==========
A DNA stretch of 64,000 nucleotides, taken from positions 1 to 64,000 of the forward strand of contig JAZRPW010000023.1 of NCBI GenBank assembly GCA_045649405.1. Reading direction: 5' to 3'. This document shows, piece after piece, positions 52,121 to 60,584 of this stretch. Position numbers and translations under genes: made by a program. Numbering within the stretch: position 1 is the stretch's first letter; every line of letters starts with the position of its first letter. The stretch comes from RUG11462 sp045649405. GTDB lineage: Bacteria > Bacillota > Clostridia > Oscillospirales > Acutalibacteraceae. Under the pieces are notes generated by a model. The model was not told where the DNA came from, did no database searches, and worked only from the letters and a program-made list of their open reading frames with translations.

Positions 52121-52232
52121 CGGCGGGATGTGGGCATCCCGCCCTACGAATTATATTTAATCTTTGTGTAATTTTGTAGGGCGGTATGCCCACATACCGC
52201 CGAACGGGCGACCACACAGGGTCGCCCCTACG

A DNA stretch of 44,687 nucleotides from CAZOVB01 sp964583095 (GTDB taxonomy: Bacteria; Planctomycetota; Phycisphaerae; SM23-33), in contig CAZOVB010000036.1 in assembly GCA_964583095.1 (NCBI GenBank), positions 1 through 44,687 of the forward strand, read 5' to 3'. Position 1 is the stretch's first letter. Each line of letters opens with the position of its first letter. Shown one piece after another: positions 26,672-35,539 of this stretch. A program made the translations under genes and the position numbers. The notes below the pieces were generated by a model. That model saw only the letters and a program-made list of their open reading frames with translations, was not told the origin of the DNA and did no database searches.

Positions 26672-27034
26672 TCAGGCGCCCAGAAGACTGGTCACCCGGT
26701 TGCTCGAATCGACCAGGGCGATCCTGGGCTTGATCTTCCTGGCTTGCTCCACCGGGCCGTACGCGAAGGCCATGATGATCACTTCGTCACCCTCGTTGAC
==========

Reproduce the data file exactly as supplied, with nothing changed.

A DNA stretch of 64,000 nucleotides, taken from positions 1 to 64,000 of the forward strand of contig JAZRPW010000023.1 of NCBI GenBank assembly GCA_045649405.1. Reading direction: 5' to 3'. This document shows, piece after piece, positions 52,121 to 60,584 of this stretch. Position numbers and translations under genes: made by a program. Numbering within the stretch: position 1 is the stretch's first letter; every line of letters starts with the position of its first letter. The stretch comes from RUG11462 sp045649405. GTDB lineage: Bacteria > Bacillota > Clostridia > Oscillospirales > Acutalibacteraceae. Under the pieces are notes generated by a model. The model was not told where the DNA came from, did no database searches, and worked only from the letters and a program-made list of their open reading frames with translations.

Positions 52121-52232
52121 CGGCGGGATGTGGGCATCCCGCCCTACGAATTATATTTAATCTTTGTGTAATTTTGTAGGGCGGTATGCCCACATACCGC
52201 CGAACGGGCGACCACACAGGGTCGCCCCTACG

A DNA stretch of 44,687 nucleotides from CAZOVB01 sp964583095 (GTDB taxonomy: Bacteria; Planctomycetota; Phycisphaerae; SM23-33), in contig CAZOVB010000036.1 in assembly GCA_964583095.1 (NCBI GenBank), positions 1 through 44,687 of the forward strand, read 5' to 3'. Position 1 is the stretch's first letter. Each line of letters opens with the position of its first letter. Shown one piece after another: positions 26,672-35,539 of this stretch. A program made the translations under genes and the position numbers. The notes below the pieces were generated by a model. That model saw only the letters and a program-made list of their open reading frames with translations, was not told the origin of the DNA and did no database searches.

Positions 26672-27034
26672 TCAGGCGCCCAGAAGACTGGTCACCCGGT
26701 TGCTCGAATCGACCAGGGCGATCCTGGGCTTGATCTTCCTGGCTTGCTCCACCGGGCCGTACGCGAAGGCCATGATGATCACTTCGTCACCCTCGTTGAC